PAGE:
Building Peace from the Ashes in My Lai.

Author:Stockwell, Norman
Position:My Lai, Vietnam
 
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On an early morning in mid-March, I gathered with hundreds of people at the foot of a large statue created by Vietnamese sculptor Ho Thu. The sculpture depicts a mother raising a clenched fist, a dead child in her arm, others dying about her.

A man whom I had met during a visit to this place ten years earlier approached me and took me by the hand. He led me through the reconstructed remnants of houses that were burned to the ground a half-century ago. His name is Do Ba, and at age eight he was pulled from a ditch, covered in blood, by helicopter gunner Larry Colburn and flown to a nearby hospital. It was a moment of humanity amidst a cascade of death.

Do Ba took me to the site where his home had stood, then slowly walked me to stand by the tombs of his other family members who were killed that day

Here, on the morning of March 16, 1968, U.S. troops under the direction of Lieutenant William Laws Calley Jr. killed 504 civilians, in what became known as the My Lai massacre.

My Lai (locally called Son My) was one of a series of small hamlets in what is now known as the Tinh Khe commune in Vietnam's Quang Ngai province. Calley, who was later convicted of personally killing twenty-two civilians (although he served only three and one half years under house arrest), led his battalion into the village, called Pinkville by the U.S. troops, reportedly under a directive to "kill everything that breathes."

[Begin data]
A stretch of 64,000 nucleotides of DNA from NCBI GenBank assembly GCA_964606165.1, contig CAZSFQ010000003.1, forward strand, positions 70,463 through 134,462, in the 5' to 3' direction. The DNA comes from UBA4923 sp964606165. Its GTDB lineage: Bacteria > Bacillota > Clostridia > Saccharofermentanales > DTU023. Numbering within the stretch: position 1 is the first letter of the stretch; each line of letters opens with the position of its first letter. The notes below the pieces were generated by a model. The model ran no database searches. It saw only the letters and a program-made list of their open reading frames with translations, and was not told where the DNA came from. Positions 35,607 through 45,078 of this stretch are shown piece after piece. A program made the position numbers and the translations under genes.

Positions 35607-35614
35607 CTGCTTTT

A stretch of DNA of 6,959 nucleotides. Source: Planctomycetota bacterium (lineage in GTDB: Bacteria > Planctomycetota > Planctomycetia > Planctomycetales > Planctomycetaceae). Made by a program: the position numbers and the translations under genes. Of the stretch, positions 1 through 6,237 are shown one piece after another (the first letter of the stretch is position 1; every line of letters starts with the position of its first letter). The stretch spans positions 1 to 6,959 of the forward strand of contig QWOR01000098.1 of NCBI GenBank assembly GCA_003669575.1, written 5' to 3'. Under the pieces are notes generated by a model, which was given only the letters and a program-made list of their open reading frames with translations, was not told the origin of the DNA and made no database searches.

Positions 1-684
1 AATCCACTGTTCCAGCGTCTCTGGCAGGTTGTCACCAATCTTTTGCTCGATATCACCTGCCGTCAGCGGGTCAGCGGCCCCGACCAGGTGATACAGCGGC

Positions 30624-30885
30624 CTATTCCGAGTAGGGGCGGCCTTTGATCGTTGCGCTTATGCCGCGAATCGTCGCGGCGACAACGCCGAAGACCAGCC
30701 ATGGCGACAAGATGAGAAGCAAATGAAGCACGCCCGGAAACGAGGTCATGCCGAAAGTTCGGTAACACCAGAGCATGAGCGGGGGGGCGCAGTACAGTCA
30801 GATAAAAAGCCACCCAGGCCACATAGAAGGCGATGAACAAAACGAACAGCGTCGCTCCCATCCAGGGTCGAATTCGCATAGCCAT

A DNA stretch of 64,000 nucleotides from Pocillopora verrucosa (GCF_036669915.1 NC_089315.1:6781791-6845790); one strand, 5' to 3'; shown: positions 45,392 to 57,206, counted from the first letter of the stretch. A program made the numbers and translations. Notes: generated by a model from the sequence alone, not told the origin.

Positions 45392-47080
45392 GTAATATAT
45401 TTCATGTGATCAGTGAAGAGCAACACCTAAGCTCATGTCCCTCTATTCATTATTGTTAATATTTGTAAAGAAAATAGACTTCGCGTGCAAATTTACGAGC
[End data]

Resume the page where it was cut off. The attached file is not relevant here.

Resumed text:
When news of the massacre first appeared in the media in late 1969, the world was shocked at its brutality and scale. My Lai has been classified as one of the largest massacres of civilians by U.S. troops in the twentieth century. Writers at the time made comparisons to Oradour-sur-Glane (a massacre by Nazi troops) and even Hiroshima. Although contemporary investigations such as those by Nick Turse in his 2013 book, Kill Anything That Moves, have shown that many massacres occurred during the war, it's My Lai that remains stamped on the world's consciousness.

"Responsibility for American actions in Vietnam cannot reasonably be ascribed to any small number of our representatives there," wrote psychiatrist Gordon Livingston in The Progressive's November 1970 issue. "Our search for culprits leads us to the mirror of reality, there to confront ourselves."

In the United States, the war in Vietnam has been made more prominent this past year due in part to the PBS series on the war, and the various anniversary commemorations of the year 1968. For the...

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